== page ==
• Sensitization. Skin sensitization is a term for allergic skin reaction — this usually manifests as a rash. There aren't many oils used in a typical massage practice that will produce sensitization under normal applications in a carrier oil. However, there are a number of reports on Pubmed of allergic reactions to essential oils, including contact dermatitis, eczema, asthma, and pruritic erythematous eruptions. These reactions were mostly found in practitioners who use essential oils professionally for long periods of time, such as massage therapists and estheticians.
  • Phototoxicity. Some essential oils can strongly increase sensitivity to sunlight when applied to the skin. This is especially dangerous when applied undiluted to the skin, but even low concentrations in a carrier oil can cause problems if followed by exposure to sun or tanning lamps. Phototoxicity is much stronger directly after application of the oil and will gradually decrease over an eight to twelve hour period. Most of the phototoxic oils are also photocarcinogenic. The most common oils that cause phototoxicity are the citruses; bergamot oil is the most reactive. Some citruses are phototoxic if expressed, but not if distilled, such as lemon oil and lime oil. Other oils include marigold oil (tagetes), verbena, and angelica oil.

Be sure to use proper dilutions, avoid direct exposure to UV rays after application, and avoid the use of citrus oils if you’ll be spending time in the sun after treatment.


Measurements/conversions (by volume)

30 mL = 1 fl oz = 600 drops = 2 tablespoons

15 mL = ½ fl oz = 300 drops = 1 tablespoon

5 mL = ⅙ fl oz = 100 drops = 1 teaspoon

1 mL = 1/30 fl oz = 20 drops = ⅕ teaspoon



For one fluid (1 oz) ounce of Carrier Oil:

1% of 600 drops (1 fl oz) = 6 drops

2% of 600 drops (1 fl oz) = 12 drops

2.5% of 600 drops (1 fl oz) = 15 drops

5% of 600 drops (1 fl oz) = 30 drops

10% of 600 drops (1 fl oz) = 60 drops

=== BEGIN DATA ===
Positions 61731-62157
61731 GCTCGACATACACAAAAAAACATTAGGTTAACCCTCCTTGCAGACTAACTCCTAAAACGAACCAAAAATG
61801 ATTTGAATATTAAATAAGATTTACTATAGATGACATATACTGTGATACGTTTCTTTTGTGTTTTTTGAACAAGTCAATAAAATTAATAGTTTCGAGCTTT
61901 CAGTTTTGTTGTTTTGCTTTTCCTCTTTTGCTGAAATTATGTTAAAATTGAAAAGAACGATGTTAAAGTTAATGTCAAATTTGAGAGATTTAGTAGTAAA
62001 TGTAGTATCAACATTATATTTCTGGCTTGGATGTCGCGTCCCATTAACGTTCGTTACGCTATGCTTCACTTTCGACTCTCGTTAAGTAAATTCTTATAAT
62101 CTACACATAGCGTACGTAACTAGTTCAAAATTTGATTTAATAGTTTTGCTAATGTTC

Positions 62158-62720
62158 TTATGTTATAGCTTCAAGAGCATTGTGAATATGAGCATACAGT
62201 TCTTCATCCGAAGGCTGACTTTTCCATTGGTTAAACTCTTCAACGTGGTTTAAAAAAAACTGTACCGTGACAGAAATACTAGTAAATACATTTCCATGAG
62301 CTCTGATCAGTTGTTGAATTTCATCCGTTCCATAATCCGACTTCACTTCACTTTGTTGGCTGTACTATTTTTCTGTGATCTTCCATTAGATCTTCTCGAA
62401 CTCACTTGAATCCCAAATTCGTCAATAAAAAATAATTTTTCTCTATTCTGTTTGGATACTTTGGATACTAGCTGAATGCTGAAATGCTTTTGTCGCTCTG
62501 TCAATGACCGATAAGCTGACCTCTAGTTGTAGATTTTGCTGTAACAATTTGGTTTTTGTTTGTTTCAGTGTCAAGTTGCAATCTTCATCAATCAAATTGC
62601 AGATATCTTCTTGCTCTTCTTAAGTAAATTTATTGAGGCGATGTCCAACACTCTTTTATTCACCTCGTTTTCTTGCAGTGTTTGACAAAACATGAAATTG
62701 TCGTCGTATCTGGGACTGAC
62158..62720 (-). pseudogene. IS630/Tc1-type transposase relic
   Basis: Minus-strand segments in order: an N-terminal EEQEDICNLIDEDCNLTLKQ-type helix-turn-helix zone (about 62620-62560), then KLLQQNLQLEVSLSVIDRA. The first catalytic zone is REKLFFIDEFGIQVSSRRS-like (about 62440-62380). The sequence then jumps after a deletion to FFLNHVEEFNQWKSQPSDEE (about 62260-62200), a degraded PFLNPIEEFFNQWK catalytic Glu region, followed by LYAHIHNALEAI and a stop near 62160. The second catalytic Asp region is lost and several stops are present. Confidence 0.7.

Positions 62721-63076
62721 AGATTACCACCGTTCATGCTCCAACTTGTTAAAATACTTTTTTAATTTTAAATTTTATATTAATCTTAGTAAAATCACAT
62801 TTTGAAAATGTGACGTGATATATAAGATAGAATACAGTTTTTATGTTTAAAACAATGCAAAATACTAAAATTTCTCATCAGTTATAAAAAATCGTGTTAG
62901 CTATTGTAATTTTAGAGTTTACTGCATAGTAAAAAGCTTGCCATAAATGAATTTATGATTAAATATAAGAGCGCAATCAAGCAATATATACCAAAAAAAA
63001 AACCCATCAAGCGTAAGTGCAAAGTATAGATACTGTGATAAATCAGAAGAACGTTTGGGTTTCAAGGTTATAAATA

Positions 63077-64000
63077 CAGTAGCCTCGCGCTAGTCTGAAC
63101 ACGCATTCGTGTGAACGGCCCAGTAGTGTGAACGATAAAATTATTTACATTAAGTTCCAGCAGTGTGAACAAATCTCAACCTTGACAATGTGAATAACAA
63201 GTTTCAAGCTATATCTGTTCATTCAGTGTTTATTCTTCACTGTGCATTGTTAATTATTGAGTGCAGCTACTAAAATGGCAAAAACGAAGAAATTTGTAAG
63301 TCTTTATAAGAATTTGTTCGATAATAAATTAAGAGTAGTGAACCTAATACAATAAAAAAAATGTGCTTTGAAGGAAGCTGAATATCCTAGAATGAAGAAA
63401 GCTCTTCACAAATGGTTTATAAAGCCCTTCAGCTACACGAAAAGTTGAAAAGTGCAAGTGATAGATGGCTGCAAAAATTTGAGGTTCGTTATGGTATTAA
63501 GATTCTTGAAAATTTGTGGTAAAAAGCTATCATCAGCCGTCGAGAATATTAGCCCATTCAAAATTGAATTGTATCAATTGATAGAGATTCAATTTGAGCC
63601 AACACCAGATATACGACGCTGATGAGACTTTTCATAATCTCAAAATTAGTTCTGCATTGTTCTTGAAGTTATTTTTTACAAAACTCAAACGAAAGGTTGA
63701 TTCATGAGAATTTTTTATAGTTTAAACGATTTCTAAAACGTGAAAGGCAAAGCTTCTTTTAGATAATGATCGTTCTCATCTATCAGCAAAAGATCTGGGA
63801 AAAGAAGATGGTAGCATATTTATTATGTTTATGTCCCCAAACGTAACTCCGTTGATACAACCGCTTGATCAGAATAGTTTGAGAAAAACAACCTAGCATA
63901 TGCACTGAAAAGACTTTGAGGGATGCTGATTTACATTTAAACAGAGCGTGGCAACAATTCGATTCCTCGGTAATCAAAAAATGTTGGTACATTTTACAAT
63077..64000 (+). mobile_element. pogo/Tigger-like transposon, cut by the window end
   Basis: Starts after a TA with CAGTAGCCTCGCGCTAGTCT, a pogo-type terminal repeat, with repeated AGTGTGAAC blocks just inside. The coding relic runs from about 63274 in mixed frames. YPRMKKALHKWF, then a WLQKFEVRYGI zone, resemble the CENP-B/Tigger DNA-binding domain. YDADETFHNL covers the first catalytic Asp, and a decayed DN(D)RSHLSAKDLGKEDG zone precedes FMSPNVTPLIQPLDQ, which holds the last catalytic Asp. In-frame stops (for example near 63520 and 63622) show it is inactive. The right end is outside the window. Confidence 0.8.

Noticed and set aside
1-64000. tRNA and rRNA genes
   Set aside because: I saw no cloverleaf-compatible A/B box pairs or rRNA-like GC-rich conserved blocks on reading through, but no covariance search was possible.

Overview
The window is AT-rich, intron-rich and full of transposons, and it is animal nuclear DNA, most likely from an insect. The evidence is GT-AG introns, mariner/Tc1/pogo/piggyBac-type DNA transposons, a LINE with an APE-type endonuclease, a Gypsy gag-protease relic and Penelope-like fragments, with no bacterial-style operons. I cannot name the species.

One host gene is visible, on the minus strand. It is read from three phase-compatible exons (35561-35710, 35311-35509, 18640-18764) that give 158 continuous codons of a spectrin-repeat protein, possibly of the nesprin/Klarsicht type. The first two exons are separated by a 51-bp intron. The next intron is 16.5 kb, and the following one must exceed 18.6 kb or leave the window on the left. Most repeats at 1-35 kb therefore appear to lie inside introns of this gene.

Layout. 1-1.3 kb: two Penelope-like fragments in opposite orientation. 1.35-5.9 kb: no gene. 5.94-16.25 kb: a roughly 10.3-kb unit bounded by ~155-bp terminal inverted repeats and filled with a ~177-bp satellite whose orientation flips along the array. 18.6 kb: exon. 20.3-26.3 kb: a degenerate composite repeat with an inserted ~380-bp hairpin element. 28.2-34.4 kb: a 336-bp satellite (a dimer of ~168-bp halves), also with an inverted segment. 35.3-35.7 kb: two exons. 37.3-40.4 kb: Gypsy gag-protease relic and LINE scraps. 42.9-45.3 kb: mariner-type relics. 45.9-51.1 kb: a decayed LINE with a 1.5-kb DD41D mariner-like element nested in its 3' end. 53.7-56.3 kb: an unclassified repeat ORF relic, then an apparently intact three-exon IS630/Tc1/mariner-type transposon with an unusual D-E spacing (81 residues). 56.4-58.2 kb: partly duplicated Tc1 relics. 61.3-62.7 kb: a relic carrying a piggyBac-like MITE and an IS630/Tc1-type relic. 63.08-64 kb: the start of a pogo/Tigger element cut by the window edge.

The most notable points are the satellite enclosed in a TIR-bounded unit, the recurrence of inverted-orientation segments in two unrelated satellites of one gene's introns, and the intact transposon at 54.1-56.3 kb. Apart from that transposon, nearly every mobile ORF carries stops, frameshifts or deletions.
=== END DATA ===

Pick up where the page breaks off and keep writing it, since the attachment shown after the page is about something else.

The best treatment for skin irritation from essential oils is to apply a fatty oil, such as coconut, to dilute the oils’ impact. Avoid contact with eyes and mucous membranes. If an essential oil gets into the eye, do not rub it. Saturate a cotton ball with milk or vegetable oil and wipe over the area affected. In severe instances, flood the eye area with lukewarm water for fifteen minutes.


Take special precautions with applications near delicate skin areas.

Use only pure essential oils; avoid synthetic fragrances. Avoid prolonged exposure without ventilation.

Overexposure to essential oils, especially in confined areas, can cause dizziness, nausea, lightheadedness, headache, blood sugar imbalances, irritability, euphoria.

When exposed to high levels of essential oils make sure to keep the room well-ventilated.

Store essential oils and carrier oils properly to avoid degradation and rancidity.

Air, heat and light degrade essential oils.

Store essential oils in a cool, dark room and always keep your oils tightly sealed.

Do not use essential oils on infants, children, pregnant women, the elderly, or those with serious health problems, without advanced medical study.

Before experimenting with an oil, become familiar with its properties, dose, and precautions.

When in doubt about a condition or an oil, consult a qualified medical specialist.